Not too long ago the pinnacle of gaming bliss was a dual core AMD PC outfitted with two Nvidia graphics cards in SLI configuration, obviously sporting a RAID0 configuration of the fastest 10K rpm desktop drives and a barrage of case fans to keep all these hot components running cool. To state that the power requirements of such a system were rather steep would be an understatement as a 500W power supply was a stringent requirement and usually barely able to keep pace. Obviously the impact on your annual electricity bill for running such a PC on a daily basis would be substantial, or from an environmentalist point of view the equivalent of a hard smack across the face.
So are PC component manufacturers bucking the trend, while consumer electronics manufacturers are trying to come up with more power efficient products? Apparently not, as manufacturers such as Intel and AMD continue to make an effort to reduce the power consumption of their processors, which is evident from the reduction in power consumption with every new generation of products. Apparently these manufacturers are now putting more emphasis on the performance per Watt figure, rather than raw processing power irrespective of the power consumption. I am sure we can all remember the Pentium 4 Netburst architecture that had some of the worst performance per Watt figures to date. Current Intel Core 2 Duo and Core 2 Quad processors have ever improving TDP (thermal design power) figures as do AMD's Phenom processors.
However, we have yet to see the same increase in efficiency with graphics processors from Nvidia and AMD. At the moment the balance has shifted from the CPU being the most power hungry device in your PC to the graphics card, especially with the top-of-the-line products from either manufacturer. For example, Nvidia's quad SLI can be outfitted with four graphics cards, not seldom requiring at least a 750W power supply to provide sufficient power to such a configuration. AMD's quad Crossfire does not fare much better in that respect, gobbling up equal amounts of power for just a mere few extra FPS.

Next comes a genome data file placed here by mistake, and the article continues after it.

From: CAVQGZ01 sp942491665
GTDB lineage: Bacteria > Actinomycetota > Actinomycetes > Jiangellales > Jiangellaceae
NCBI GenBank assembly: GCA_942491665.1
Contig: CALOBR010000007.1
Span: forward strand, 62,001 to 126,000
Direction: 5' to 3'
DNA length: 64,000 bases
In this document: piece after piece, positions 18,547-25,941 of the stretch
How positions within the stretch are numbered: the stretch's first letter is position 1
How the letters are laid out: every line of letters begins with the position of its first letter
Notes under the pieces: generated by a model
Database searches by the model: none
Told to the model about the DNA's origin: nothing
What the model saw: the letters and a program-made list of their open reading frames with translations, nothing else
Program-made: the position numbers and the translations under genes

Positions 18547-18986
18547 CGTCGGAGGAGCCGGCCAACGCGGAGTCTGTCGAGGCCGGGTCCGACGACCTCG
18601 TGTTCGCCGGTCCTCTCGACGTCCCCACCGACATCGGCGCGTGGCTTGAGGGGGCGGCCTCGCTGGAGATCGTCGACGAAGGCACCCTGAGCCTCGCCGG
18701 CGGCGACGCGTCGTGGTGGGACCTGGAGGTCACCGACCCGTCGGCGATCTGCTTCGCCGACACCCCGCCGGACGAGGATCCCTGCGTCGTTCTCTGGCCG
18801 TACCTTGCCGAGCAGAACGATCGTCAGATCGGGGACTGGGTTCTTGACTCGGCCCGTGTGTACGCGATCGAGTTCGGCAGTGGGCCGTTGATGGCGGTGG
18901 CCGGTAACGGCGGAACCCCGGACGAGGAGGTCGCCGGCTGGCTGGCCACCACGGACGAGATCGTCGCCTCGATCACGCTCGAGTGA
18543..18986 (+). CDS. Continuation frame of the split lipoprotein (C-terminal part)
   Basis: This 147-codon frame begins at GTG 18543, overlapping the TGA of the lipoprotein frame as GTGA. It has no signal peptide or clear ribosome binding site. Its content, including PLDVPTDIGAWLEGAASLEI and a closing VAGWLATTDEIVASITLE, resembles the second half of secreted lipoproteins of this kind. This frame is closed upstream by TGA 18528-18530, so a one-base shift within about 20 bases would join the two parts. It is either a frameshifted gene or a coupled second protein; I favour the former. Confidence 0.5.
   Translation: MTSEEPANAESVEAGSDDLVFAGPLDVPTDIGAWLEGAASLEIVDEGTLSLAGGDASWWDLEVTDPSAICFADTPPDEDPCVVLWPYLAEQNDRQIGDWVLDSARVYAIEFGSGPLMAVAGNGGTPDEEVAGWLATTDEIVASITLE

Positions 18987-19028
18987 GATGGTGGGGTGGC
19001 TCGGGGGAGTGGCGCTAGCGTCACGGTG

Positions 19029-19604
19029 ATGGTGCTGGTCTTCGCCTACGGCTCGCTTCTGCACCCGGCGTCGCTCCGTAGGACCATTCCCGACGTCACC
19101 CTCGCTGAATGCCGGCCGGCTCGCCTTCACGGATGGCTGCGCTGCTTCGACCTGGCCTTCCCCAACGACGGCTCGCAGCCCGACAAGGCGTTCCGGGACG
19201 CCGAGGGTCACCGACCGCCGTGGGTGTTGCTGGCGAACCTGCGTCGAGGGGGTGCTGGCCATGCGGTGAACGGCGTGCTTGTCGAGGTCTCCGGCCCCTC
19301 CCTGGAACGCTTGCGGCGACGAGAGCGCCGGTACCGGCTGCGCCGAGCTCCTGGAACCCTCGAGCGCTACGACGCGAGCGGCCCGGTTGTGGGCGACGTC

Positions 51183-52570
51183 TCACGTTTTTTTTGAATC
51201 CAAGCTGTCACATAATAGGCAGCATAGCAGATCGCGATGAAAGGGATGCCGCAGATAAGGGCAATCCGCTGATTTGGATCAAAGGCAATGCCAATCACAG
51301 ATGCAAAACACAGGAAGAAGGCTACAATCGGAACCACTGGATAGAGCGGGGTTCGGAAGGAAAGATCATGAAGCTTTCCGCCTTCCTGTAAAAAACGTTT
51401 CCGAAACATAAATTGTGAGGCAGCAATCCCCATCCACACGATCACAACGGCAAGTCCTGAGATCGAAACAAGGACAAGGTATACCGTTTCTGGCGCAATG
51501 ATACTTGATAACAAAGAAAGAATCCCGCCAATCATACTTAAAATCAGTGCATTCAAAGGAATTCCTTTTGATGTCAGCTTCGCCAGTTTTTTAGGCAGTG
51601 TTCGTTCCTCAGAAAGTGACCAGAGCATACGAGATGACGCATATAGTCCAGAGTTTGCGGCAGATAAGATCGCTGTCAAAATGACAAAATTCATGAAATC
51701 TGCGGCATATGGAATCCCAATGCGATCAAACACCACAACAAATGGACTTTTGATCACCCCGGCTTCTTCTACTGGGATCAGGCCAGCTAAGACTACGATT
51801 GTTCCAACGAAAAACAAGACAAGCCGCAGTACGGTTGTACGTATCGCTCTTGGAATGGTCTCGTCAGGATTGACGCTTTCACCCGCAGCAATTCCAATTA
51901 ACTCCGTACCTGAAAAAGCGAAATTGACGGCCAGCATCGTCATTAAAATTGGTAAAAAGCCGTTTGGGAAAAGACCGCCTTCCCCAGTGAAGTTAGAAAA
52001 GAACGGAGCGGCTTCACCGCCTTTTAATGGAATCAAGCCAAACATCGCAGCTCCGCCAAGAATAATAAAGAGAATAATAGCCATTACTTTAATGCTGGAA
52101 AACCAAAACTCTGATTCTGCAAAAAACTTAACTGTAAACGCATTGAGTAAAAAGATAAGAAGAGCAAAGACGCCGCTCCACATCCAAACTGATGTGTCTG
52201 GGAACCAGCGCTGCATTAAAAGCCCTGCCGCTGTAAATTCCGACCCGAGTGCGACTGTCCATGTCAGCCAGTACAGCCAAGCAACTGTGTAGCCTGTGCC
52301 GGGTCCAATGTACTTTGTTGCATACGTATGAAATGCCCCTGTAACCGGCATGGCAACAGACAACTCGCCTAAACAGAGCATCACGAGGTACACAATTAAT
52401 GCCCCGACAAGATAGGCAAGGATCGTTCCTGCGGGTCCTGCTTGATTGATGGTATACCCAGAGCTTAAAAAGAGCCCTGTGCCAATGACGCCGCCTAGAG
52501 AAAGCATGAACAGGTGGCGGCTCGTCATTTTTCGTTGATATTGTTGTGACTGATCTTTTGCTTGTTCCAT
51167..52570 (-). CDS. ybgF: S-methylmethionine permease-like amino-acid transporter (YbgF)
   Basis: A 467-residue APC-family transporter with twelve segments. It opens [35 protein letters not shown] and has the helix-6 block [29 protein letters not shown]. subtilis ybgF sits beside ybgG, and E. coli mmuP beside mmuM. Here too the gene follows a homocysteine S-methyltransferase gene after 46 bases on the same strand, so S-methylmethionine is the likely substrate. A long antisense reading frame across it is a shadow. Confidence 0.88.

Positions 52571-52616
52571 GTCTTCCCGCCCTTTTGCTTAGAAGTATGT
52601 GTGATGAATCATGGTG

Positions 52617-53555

So are these gaming behemoths facing extinction, much like the dinosaurs? I would like to think so, with the performance of current mid-range graphics cards you will be hard pressed to find justification for purchasing a quad, or even a dual, graphics card configuration. However that does not mean that graphic processor manufacturers can sit on their laurels, as even a mid-range graphics card does not offer nearly the performance per Watt figure of current processors. This in itself is somewhat surprising, as both Nvidia and AMD have the technology to increase that figure considerably, but apparently they do not seem compelled to use it on their desktop products. Upon taking a closer look it is immediately apparent that both Nvidia and AMD have mobile graphics processors that do considerably better in the performance per Watt department, technology which is directly applicable to desktop products too.
Wouldn't it be nice if we could see an overall reduction in the power consumption of PC components, and resulting from that the PC as a whole? Not just to cut down on our consumption of Earth's natural resources, but also because it will have a considerable direct impact on our annual electricity bills. Wouldn't it be nice if manufacturers would pick up on this challenge and come up with ingenious ways to further up the performance per Watt? Considering both Intel and AMD are very keen on being the first to reach a new milestone, such as the GHz barrier quite a few years ago, how about setting some new goals for power efficiency? As after all, a processor with a better performance per Watt figure will have a compelling sales argument: it will cut costs in the long run by reducing its operational cost. These improvements are important not just for the millions of desktop PCs that are used on a daily basis, but also for the millions of servers that are powered on day and night serving out web pages and other content. Once you add up all the power improvements made there you can see how total savings will be quite considerable. Lets hope that in 2008 we will see this trend continue and in a few years from now we will be back to 250W power supplies or less for top-of-the-line PCs.